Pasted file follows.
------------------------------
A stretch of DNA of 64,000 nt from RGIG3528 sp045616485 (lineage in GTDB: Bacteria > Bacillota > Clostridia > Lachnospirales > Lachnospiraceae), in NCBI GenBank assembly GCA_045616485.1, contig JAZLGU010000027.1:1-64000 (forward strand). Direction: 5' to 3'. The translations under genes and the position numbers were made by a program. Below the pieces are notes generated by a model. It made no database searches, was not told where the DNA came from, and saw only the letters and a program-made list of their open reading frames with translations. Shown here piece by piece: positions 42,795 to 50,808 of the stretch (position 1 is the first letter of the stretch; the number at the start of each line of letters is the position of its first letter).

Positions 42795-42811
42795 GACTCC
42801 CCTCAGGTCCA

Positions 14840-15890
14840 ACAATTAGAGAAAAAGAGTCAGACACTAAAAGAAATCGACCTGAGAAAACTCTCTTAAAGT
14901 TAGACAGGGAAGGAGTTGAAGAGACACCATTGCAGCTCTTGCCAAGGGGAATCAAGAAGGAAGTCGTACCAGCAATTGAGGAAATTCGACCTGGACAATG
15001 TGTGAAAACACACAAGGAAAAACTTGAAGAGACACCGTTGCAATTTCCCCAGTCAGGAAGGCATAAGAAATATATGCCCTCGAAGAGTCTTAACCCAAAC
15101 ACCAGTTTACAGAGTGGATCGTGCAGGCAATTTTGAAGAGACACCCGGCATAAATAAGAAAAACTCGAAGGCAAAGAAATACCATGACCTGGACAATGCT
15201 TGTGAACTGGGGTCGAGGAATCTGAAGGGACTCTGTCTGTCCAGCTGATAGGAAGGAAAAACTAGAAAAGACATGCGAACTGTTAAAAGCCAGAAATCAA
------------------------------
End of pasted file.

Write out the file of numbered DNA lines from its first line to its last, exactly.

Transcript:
A stretch of DNA of 64,000 nt from RGIG3528 sp045616485 (lineage in GTDB: Bacteria > Bacillota > Clostridia > Lachnospirales > Lachnospiraceae), in NCBI GenBank assembly GCA_045616485.1, contig JAZLGU010000027.1:1-64000 (forward strand). Direction: 5' to 3'. The translations under genes and the position numbers were made by a program. Below the pieces are notes generated by a model. It made no database searches, was not told where the DNA came from, and saw only the letters and a program-made list of their open reading frames with translations. Shown here piece by piece: positions 42,795 to 50,808 of the stretch (position 1 is the first letter of the stretch; the number at the start of each line of letters is the position of its first letter).

Positions 42795-42811
42795 GACTCC
42801 CCTCAGGTCCA

Positions 14840-15890
14840 ACAATTAGAGAAAAAGAGTCAGACACTAAAAGAAATCGACCTGAGAAAACTCTCTTAAAGT
14901 TAGACAGGGAAGGAGTTGAAGAGACACCATTGCAGCTCTTGCCAAGGGGAATCAAGAAGGAAGTCGTACCAGCAATTGAGGAAATTCGACCTGGACAATG
15001 TGTGAAAACACACAAGGAAAAACTTGAAGAGACACCGTTGCAATTTCCCCAGTCAGGAAGGCATAAGAAATATATGCCCTCGAAGAGTCTTAACCCAAAC
15101 ACCAGTTTACAGAGTGGATCGTGCAGGCAATTTTGAAGAGACACCCGGCATAAATAAGAAAAACTCGAAGGCAAAGAAATACCATGACCTGGACAATGCT
15201 TGTGAACTGGGGTCGAGGAATCTGAAGGGACTCTGTCTGTCCAGCTGATAGGAAGGAAAAACTAGAAAAGACATGCGAACTGTTAAAAGCCAGAAATCAA